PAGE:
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Microprocessor Types and Specifications

This sample chapter covers the different types of processor chips that have been used in personal computers since the first PC was introduced almost two decades ago. These sections provide a great deal of technical detail about these chips and explain why one type of CPU chip can do more work than another in a given period of time.
This sample chapter is from Upgrading and Repairing PCs, Academic Edition, by Scott Mueller.

Microprocessors

The brain or engine of the PC is the processor (sometimes called microprocessor), or central processing unit (CPU). The CPU performs the system's calculating and processing. The processor is easily the most expensive single component in the system, costing up to four or more times greater than the motherboard it plugs into. Intel is generally credited with creating the first microprocessor in 1971 with the introduction of a chip called the 4004. Today Intel still has control over the processor market, at least for PC systems. This means that all PC-compatible systems use either Intel processors or Intel-compatible processors from a handful of competitors (such as AMD or Cyrix).

Intel's dominance in the processor market had not always been assured. Although Intel is generally credited with inventing the processor and introducing the first one on the market, by the late 1970s the two most popular processors for PCs were not from Intel (although one was a clone of an Intel processor). Personal computers of that time primarily used the Z-80 by Zilog and the 6502 by MOS Technologies. The Z-80 was noted for being an improved and less expensive clone of the Intel 8080 processor, similar to the way companies today such as AMD, Cyrix, IDT, and Rise Technologies have cloned Intel's Pentium processors. In that case though, the clone had become more popular than the original.

Back then I had a system containing both of those processors, consisting of a 1MHz (yes, that's 1, as in 1MHz!) 6502-based Apple main system with a Microsoft Softcard (Z-80 card) plugged into one of the slots. The Softcard contained a 2MHz Z-80 processor. This allowed me to run software for both types of processors on the one system. The Z-80 was used in systems of the late 1970s and early 1980s that ran the CP/M operating system, while the 6502 was best known for its use in the early Apple computers (before the Mac).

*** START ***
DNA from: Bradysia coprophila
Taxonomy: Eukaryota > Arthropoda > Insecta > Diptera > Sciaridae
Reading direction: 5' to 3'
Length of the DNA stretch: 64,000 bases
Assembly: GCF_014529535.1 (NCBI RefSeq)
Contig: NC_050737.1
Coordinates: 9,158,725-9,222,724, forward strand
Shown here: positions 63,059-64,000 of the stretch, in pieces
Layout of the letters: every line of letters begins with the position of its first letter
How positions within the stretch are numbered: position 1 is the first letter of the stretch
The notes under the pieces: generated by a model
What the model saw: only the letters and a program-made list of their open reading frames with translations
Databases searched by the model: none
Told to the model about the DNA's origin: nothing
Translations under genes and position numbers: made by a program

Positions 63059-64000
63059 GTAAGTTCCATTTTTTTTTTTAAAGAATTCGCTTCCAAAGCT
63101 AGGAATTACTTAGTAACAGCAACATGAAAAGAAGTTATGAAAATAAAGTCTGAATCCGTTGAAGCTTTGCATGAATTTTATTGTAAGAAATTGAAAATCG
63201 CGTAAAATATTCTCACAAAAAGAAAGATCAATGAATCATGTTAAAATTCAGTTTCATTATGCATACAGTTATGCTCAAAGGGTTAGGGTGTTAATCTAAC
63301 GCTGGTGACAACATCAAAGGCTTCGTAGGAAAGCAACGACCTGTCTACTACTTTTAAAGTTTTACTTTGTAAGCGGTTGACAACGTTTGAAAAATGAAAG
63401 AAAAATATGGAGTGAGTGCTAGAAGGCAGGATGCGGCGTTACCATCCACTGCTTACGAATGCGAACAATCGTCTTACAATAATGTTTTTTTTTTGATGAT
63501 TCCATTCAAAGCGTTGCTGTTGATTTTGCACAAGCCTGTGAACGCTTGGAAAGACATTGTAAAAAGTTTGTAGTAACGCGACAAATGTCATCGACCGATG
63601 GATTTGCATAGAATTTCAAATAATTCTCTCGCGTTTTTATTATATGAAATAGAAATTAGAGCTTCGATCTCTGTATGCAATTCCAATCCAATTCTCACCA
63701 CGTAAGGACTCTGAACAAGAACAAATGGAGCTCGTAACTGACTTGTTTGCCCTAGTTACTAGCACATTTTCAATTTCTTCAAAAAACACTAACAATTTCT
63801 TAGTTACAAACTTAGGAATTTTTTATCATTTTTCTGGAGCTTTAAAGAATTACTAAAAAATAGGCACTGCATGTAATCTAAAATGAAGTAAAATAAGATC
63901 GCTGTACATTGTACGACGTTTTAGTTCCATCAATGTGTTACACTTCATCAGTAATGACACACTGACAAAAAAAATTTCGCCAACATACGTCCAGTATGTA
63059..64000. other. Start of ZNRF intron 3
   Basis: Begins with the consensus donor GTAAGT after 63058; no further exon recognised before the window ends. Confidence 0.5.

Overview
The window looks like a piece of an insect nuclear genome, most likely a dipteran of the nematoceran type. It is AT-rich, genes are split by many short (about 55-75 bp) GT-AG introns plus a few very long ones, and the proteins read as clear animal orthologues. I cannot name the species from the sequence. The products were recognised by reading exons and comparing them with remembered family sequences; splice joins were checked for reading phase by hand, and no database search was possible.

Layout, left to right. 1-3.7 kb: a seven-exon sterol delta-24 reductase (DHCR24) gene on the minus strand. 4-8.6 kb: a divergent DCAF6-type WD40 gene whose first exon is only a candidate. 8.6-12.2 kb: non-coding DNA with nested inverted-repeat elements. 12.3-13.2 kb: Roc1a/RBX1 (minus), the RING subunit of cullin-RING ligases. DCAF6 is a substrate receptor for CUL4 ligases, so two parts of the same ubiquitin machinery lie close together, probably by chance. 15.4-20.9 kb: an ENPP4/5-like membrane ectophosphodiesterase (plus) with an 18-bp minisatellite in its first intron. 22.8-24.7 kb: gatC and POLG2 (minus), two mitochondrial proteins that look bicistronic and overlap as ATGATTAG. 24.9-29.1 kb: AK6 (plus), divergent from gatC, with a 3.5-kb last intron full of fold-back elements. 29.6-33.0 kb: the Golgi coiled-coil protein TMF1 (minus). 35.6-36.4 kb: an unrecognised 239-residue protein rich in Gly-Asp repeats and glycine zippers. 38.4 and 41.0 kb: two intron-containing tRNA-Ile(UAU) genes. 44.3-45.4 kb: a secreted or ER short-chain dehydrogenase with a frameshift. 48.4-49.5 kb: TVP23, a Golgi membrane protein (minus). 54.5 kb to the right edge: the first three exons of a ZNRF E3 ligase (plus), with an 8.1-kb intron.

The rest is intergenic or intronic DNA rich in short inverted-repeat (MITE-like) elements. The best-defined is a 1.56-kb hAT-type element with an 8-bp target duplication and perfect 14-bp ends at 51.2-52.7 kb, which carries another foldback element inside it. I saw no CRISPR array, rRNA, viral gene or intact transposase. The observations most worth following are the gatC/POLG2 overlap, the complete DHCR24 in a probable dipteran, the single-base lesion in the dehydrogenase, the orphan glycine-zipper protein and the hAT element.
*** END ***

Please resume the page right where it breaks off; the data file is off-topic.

The fate of both Intel and Microsoft was dramatically changed in 1981 when IBM introduced the IBM PC, which was based on a 4.77MHz Intel 8088 processor running the Microsoft Disk Operating System (MS-DOS) 1.0. Since that fateful decision was made, PC-compatible systems have used a string of Intel or Intel-compatible processors, each new one capable of running the software of the processor before it, from the 8088 to the current Pentium III/Celeron and Athlon/Duron. The following sections cover the different types of processor chips that have been used in personal computers since the first PC was introduced almost two decades ago. These sections provide a great deal of technical detail about these chips and explain why one type of CPU chip can do more work than another in a given period of time.

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